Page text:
Paris Agreement ratified: is the bar set too high?
The Paris Agreement has been ratified by 87 countries including China, India and the United States. To limit greenhouse gas emissions, many countries have already increased focus on energy efficiency, renewable energy and switching away from coal. But will it be enough?
Up to 50% of Majors’ production could be hit with carbon costs over the next decade. Our recent study investigates how the major oil companies are responding to growing pressure to move to a low carbon-energy environment.
Emission omission: What does the Paris Agreement promise?
The Paris Agreement aims to prevent the global average temperature from rising more than 2°C and will pursue efforts to limit the temperature increase to 1.5°C. Of the 197 countries who signed the agreement, 87 have ratified the deal. But developing countries are likely to achieve emission-limiting targets more easily than developed countries.
Paris Agreement implications
Paul McConnell, Research Director for Global Trends, sheds some light on the study and our recent analysis.
Developing vs developed markets
The countries represented in the agreement fall into two groups. Emerging markets like China and India have adopted targets that should be easy to meet. China has promised to cut the CO2 intensity of its economy by 60% to 65% by 2030 whilst India's target is a 33-35% intensity cut over the same timeframe.
We believe China will beat their target by a significant margin and deliver a 70% cut in terms of the CO2 intensity by 2030.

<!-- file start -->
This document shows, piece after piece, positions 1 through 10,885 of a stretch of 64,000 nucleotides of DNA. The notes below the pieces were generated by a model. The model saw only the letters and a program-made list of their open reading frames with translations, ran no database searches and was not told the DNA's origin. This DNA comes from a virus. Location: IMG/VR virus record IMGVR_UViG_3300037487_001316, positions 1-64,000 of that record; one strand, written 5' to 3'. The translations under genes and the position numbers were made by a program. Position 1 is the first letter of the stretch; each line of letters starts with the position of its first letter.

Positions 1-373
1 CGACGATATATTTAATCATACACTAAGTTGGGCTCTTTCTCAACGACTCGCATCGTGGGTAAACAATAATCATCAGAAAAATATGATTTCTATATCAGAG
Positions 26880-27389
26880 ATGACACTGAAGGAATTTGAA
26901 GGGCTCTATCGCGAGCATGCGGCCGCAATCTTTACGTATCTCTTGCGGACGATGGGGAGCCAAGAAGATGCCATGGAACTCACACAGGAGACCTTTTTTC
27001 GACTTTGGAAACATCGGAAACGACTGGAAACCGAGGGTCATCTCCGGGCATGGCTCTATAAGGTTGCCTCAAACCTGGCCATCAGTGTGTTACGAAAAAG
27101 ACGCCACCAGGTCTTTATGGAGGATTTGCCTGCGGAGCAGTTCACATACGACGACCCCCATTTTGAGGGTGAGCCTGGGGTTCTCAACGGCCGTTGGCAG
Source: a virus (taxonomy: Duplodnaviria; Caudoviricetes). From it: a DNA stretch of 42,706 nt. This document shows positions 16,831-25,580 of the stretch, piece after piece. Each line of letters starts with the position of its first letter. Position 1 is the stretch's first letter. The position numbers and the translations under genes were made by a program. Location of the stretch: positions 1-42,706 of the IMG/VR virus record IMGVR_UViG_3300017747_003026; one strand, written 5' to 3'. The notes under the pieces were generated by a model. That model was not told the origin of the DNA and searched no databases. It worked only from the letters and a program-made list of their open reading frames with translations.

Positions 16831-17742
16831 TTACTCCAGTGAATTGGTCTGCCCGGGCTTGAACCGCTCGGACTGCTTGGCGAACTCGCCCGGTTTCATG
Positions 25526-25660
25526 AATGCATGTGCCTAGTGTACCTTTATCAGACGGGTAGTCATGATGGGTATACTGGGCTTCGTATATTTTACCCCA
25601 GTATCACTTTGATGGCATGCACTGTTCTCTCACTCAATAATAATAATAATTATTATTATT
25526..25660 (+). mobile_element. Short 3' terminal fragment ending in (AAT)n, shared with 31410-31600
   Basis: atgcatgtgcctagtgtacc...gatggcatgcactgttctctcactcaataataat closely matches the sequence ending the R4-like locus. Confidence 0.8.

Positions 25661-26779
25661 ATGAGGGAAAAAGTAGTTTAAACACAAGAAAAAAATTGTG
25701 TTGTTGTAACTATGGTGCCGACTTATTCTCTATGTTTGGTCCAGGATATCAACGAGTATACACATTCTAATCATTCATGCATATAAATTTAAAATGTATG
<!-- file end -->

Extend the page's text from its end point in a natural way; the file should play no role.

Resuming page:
Developed markets will find targets more challenging. In Europe, emerging technologies in renewables, decarbonisation policies and increased efficiency have already prompted a move away from the most polluting fossil fuels. To meet targets in the developed worlds, we expect continued pressure on emissions.
Which countries do you expect to meet Paris Agreement targets?
We asked Paul McConnell to share his thoughts on the agreement's goals.
Judging the pace of transition from old to new is among the big difficulties facing companies as they survey this emerging energy landscape. Companies will need to change, beginning with understanding their own carbon footprint, then developing strategies to adapt.
What happens next?
Our analysis shows that a formalised global policy framework favouring low-carbon energy challenges the traditional business models in oil and gas production, coal extraction and power utilities in the longer run. We expect much more pressure to be applied to participants of the Paris Agreement from now until 2020 and beyond. Countries will be bound by open-ended constraints on carbon dioxide and other GHG emissions, many for the first time in history.